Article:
Jesus for peace and prosperity

Religion and politics don’t mix. That is wrong, but often spoken. Look at U.S. churches and synagogues, which are largely either red or blue these days. Politics and religion are deeply mixed in reality.

And yet, the statement that religion and politics don’t mix is probably meant to say they shouldn’t mix, and to state a deep discomfort with the fact that religion often masks agendas that have more to do with special interests than with faith.

I think what is usually meant by saying that religion and politics don’t mix is that religion and partisanship should not mix. People with different political philosophies used to openly worship together. But today there are many who see those who vote and speak differently as evil or ignorant.  We call it polarization and it definitely affects our churches.

I saw some Pew research results that showed that 31% of the people in the left-leaning United Church of Christ still identify as Republicans.  Other mainline Protestant denominations that have a social justice stance include even more. So we have many people who feel, “If my pastor or others in the church knew how I vote they would reject me as a person.”

Because I am a mainline Protestant, I notice this. But I am sure it is true that in denominations and independent churches with a social conservative agenda Democrats feel something similar.

Today this issue gets discussed by Christians in terms of what Jesus would do. Some see Jesus’ compassion and a tendency toward pacifism as meaning he would be a progressive. But others see Jesus as talking about personal, rather than government, behavior.  They see him taking a very conservative stance on things like divorce, work, and respect for authority.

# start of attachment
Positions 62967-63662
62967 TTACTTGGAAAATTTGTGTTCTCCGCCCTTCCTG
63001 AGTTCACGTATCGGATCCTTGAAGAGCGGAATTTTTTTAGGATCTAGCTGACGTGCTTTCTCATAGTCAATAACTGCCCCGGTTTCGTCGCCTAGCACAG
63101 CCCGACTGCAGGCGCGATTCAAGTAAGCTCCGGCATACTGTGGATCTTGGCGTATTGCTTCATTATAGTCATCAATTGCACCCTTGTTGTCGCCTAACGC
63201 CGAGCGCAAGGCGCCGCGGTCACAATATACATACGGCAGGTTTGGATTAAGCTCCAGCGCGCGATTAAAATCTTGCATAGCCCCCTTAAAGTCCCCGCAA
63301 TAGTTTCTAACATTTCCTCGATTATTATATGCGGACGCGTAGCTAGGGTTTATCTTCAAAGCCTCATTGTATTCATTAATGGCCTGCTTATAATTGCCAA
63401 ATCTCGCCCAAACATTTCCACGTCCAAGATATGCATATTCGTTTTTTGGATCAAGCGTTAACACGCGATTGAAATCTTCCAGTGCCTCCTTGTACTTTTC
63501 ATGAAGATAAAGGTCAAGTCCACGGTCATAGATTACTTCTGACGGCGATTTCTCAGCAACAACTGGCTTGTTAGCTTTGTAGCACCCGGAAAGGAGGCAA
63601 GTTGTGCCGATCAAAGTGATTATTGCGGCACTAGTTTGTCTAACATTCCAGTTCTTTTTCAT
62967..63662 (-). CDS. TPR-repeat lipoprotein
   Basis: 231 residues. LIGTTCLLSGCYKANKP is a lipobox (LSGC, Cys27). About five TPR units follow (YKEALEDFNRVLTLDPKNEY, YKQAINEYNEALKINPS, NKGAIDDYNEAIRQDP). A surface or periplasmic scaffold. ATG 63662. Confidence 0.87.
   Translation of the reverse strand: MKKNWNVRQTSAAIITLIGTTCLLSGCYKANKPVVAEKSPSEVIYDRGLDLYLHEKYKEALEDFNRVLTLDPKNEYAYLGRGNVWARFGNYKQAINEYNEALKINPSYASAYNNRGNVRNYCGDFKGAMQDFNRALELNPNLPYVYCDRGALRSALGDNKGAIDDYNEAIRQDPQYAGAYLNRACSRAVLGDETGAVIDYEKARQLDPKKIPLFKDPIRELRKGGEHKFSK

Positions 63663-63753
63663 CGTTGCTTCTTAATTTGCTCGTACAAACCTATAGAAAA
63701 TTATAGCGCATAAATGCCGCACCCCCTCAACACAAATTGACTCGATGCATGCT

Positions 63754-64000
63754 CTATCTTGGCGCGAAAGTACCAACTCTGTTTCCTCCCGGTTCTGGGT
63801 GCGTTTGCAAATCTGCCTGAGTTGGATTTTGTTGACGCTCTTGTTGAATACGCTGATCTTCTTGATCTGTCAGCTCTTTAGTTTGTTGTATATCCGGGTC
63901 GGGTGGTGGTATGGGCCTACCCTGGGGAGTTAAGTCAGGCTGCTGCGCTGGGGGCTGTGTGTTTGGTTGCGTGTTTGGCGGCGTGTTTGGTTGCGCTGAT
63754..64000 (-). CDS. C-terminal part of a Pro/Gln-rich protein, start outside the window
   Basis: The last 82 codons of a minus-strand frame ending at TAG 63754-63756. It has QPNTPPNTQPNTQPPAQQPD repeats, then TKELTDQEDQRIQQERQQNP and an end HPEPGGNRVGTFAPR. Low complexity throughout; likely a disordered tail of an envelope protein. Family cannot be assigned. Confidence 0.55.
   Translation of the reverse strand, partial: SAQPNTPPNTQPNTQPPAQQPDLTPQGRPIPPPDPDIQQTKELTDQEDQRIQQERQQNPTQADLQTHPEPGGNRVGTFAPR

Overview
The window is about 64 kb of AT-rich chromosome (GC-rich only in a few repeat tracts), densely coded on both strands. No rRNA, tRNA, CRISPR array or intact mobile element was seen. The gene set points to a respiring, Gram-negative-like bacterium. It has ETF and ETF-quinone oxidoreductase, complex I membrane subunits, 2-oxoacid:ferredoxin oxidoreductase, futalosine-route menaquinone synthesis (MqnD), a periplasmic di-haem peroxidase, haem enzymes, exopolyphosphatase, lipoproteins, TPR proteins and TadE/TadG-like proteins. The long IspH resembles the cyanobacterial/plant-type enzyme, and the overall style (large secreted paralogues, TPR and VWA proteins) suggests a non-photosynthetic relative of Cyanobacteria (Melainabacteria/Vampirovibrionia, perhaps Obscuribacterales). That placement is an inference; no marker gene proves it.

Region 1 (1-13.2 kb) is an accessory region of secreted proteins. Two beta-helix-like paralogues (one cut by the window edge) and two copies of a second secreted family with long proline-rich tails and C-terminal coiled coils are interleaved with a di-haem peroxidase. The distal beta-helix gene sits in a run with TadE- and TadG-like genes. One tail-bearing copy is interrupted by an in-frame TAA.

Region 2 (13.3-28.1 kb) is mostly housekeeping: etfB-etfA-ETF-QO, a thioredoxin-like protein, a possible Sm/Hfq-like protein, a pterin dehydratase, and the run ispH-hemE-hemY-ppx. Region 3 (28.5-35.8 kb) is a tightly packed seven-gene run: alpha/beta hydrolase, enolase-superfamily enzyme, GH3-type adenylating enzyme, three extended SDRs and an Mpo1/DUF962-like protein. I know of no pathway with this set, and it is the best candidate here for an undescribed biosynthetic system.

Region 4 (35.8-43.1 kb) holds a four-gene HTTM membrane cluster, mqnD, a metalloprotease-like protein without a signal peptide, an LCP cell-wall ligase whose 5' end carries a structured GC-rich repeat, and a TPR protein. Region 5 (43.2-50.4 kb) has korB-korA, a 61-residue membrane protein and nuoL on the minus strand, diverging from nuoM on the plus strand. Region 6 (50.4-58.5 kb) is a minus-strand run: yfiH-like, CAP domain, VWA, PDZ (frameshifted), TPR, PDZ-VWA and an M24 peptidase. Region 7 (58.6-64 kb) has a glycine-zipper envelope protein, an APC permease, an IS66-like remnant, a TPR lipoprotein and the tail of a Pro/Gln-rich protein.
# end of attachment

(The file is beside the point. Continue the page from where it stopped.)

I see Jesus as political in the sense that he spoke to a political crisis in his day. There was a danger of a tragic conflagration as Jewish nationalism and Roman imperial power came up against each other. In this context, Jesus spoke about “the things that make for peace” (Luke 19:42). These included community, mercy, and practical nonresistance. However, it is hard to see how he would have recommended particular policy initiatives to Pilate or Herod.

Politically Jesus had something in common with Jeremiah.

Jeremiah spoke at a time when Jewish nationalism and Babylonian imperialism presented a similar danger. Only in Jeremiah’s time Judah had a greater measure of independence. That is why I think he spoke against the particular policy of alliance with Egypt. Judah controlled its own foreign policy. But in Jesus’ day the Jewish nation was divided and relatively powerless.against the domination of Rome.

Jesus and Jeremiah both spoke out of an interest in the nation. Jeremiah spoke differently only after the Babylonian conquest and exile. He wrote to the exiles and told them to promote the welfare of the foreign nation where they lived. He told them to build homes and make families there. He told them to

seek the prosperity of the city where I have deported you, and pray on behalf of it to Yahweh, for in its prosperity you will have prosperity (Jeremiah 29:7 WEB).

One problem with contemporary interpretations of Jesus’ politics is that they often assume Jesus’ teaching applies to a non-Israelite situation as though the United States, Canada, and other modern democracies are sanctified states. These states, however, are based on the idea of separation of church and state and religious tolerance.

If Jesus had ever spoken to the situation of disciples living in non-sacred nations, he would likely have echoed Jeremiah. We should seek and pray for the prosperity of our nation.  In the case of a democracy (something neither Jesus nor Jeremiah could have envisioned) that would include the duty to vote and work for the policies that, in our best judgment, benefit the nation.

About theoutwardquest

I have many interests, but will blog mostly about what I read in the fields of Bible and religion.
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1 Response to Jesus for peace and prosperity

  1. jamesbradfordpate says:

    Reblogged this on James' Ramblings.

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